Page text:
Colorado SAT test scores mostly down in 2022. Look up your school or district’s results.

A student answers a question on a test using a pencil.
The bright spot was among 10th graders. Although a smaller proportion met or exceeded expectations than did last year, their rates still were better than in 2019. (PhotoAlto / Odilon Dimier / Getty Images)

Last spring’s state SAT and PSAT test scores for Colorado high school students fell from the previous year, results released Wednesday show. 

In 2021, Colorado’s high school test scores improved from 2019, despite the learning interruptions students endured, but results released Wednesday are less encouraging. 

Two of three groups — ninth and 11th graders — also scored lower than did their counterparts in 2019, state results published Wednesday show.

The bright spot was among 10th graders. Although a smaller proportion met or exceeded expectations than did last year, their rates still were better than in 2019. In English for example, 67% of 10th graders met or exceeded expectations this spring, down from 69.3% in 2021, but higher than the 64.9% of 10th graders who did in 2019.

Colorado uses the PSAT for ninth and tenth graders, and the SAT for 11th graders as its annual state test.

Last year, when more high school test scores seemed to improve, educators wondered if lower participation rates might have skewed results. Students who took the 2021 test might have been those who were more motivated and likely to do well.

High school participation in the PSAT and SAT this spring went up to around 85%. That’s still lower than the roughly 92% participation rates before the pandemic, but state officials said that the students who did participate reflected the year’s enrollment diversity. 

Some colleges use the SAT for admissions criteria, though many are now backing away from standardized testing requirements.

SAT scores can range from 200 to 800 each on the literacy and math tests, with a maximum composite score of 1600. The statewide average composite score in 2022 was 986, down from 1001 in 2019.

PSAT scores for 10th graders can range from 160 to 760 on individual tests, with a maximum total score of 1520. For ninth graders the range is from 120 to 720, with a maximum total score of 1440.

For ninth graders, the statewide average total score was 885 in 2022, down from 906 in 2019. Ninth grade scores on the math PSAT test declined the most. Only 40.8% scored at least on grade level, a decline of 8.8 percentage points from 2019.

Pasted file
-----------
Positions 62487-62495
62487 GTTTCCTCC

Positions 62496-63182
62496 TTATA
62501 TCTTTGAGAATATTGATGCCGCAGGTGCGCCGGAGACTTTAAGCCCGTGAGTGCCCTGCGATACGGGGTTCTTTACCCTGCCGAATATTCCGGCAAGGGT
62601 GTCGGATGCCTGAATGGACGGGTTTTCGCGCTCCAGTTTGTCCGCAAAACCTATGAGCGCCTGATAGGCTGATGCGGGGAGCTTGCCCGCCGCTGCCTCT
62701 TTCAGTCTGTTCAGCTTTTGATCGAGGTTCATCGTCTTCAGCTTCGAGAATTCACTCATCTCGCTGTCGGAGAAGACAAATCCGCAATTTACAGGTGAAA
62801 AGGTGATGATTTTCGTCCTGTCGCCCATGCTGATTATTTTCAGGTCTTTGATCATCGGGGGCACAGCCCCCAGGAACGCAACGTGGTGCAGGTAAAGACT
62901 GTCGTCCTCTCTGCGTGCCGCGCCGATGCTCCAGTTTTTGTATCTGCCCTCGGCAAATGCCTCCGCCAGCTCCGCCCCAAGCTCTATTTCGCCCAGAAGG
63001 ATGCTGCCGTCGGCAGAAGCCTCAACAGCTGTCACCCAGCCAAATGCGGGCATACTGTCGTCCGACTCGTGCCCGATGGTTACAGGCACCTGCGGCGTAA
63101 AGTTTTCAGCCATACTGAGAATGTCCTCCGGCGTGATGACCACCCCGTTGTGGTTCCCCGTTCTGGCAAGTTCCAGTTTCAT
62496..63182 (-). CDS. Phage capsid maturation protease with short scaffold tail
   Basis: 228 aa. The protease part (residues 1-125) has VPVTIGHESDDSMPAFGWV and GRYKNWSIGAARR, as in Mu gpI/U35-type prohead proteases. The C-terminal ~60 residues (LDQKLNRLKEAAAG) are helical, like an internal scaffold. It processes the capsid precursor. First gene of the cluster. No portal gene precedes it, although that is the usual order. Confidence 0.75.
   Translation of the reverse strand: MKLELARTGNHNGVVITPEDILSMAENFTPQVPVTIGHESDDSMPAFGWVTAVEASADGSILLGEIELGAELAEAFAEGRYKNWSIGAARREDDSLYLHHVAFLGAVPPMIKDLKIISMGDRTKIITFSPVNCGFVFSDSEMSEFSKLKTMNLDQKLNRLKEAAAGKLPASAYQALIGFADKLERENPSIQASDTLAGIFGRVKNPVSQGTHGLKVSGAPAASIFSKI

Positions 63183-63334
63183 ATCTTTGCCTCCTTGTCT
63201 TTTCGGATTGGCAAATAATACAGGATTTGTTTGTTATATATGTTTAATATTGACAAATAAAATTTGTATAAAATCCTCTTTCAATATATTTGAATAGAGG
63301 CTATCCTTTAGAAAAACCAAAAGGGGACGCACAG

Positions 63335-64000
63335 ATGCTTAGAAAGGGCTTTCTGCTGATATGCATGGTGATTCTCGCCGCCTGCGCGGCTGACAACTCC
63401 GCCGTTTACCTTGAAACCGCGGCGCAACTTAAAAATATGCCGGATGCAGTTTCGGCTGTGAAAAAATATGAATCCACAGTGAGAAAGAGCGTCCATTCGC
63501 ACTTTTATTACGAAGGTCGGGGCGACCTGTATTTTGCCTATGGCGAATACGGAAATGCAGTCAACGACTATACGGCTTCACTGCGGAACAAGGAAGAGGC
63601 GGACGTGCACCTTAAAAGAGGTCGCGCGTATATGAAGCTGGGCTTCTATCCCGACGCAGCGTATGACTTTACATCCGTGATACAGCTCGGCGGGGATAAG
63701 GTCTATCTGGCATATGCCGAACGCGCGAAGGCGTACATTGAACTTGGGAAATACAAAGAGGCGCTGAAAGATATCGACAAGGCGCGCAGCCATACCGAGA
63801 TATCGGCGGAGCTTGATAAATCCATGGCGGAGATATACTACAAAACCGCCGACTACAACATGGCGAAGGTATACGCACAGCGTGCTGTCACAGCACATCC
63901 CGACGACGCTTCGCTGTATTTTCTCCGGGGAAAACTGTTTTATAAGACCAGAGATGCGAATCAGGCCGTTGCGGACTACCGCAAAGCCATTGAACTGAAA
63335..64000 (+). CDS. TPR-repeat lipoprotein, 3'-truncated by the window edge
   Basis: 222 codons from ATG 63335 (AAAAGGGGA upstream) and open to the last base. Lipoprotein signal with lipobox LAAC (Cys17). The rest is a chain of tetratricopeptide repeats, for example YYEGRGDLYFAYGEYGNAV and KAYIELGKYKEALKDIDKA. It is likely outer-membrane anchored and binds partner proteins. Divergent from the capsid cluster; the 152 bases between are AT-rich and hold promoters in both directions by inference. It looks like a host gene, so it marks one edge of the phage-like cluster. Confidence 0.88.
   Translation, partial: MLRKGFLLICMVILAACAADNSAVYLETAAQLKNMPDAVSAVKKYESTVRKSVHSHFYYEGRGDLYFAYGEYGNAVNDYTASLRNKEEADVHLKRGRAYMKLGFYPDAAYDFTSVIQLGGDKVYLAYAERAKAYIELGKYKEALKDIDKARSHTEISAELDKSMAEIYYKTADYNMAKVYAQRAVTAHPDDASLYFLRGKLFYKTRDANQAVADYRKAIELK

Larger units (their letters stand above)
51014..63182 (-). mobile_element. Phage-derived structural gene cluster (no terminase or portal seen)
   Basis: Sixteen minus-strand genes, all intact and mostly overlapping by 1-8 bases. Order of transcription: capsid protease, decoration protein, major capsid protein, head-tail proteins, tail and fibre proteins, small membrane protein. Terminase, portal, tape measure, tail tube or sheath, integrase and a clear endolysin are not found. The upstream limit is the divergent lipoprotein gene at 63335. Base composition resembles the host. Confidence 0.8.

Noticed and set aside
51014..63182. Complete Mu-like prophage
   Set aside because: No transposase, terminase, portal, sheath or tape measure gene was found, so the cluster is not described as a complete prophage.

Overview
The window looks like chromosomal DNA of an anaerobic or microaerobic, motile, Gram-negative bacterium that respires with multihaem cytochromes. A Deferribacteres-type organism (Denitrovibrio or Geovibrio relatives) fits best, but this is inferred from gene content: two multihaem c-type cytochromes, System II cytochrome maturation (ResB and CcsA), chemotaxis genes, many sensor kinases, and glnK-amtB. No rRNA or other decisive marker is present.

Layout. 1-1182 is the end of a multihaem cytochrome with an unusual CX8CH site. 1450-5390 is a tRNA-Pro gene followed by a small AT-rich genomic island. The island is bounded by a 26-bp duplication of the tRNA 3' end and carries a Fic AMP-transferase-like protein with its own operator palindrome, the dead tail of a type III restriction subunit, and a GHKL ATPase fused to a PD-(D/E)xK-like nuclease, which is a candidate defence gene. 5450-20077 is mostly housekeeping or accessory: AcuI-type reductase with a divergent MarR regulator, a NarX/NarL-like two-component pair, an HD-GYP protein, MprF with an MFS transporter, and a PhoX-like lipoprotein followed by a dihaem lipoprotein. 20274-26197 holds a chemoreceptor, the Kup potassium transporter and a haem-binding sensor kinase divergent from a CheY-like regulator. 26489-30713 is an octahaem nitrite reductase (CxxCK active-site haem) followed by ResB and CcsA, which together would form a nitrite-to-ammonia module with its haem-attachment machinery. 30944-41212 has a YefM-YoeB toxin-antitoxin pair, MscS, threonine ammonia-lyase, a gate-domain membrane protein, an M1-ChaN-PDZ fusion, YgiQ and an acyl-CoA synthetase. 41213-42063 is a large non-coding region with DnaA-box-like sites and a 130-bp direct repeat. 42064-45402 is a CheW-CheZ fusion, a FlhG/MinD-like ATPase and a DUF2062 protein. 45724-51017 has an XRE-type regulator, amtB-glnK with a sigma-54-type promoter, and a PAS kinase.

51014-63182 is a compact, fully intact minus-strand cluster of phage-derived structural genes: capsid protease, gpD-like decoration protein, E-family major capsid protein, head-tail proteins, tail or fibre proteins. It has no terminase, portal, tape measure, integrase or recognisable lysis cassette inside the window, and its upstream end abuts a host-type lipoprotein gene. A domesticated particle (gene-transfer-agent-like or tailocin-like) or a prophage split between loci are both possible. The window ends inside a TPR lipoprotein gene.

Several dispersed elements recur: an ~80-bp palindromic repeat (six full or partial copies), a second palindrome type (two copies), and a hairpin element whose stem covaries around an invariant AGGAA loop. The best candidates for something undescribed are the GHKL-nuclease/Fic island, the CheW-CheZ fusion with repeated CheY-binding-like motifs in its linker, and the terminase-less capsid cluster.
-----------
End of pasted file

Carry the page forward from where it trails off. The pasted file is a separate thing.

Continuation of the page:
Most achievement gaps grew across various demographic groups, with the largest gaps this year between English learners and other students. On the reading and writing tests, those gaps exceeded 50 percentage points. Among racial and ethnic groups, the largest gap separated Hispanic students from white students.

Among metro area school districts, Adams 14 and its neighbor, the Brighton-based 27J had some of the largest declines in scores for 11th graders from 2019. Students meeting or exceeding expectations dropped by 9 percentage points in 27J, and by 8.4 percentage points in Adams 14.

Ninth graders in Adams 14, a district that may lose control of its schools because of its chronic low achievement, also had some of the largest three-year drops in math scores in the metro area. Only 7.8% met or exceeded expectations this spring.

The district also had lower participation rates than the state average with 76.9% of students taking the test. 

Adams 14’s growth scores for high school students were also among the worst in the state. 

Performance on the SAT is strongly tied to demographic factors, with better-off white and Asian students posting higher scores. Growth scores, which are supposed to be a more equitable way to look at achievement, compare how much students improve relative to students who have a similar test performance history. Students who are below grade level need growth scores above 50 to make progress toward catching up. 

For math, Adams 14’s average growth score of 32 was the seventh-worst in the state. 

Jeffco and Cherry Creek school districts are among metro area districts that did well on growth measures. For high school math, both districts had a growth score of 55, placing both in the top 20 scores in the state.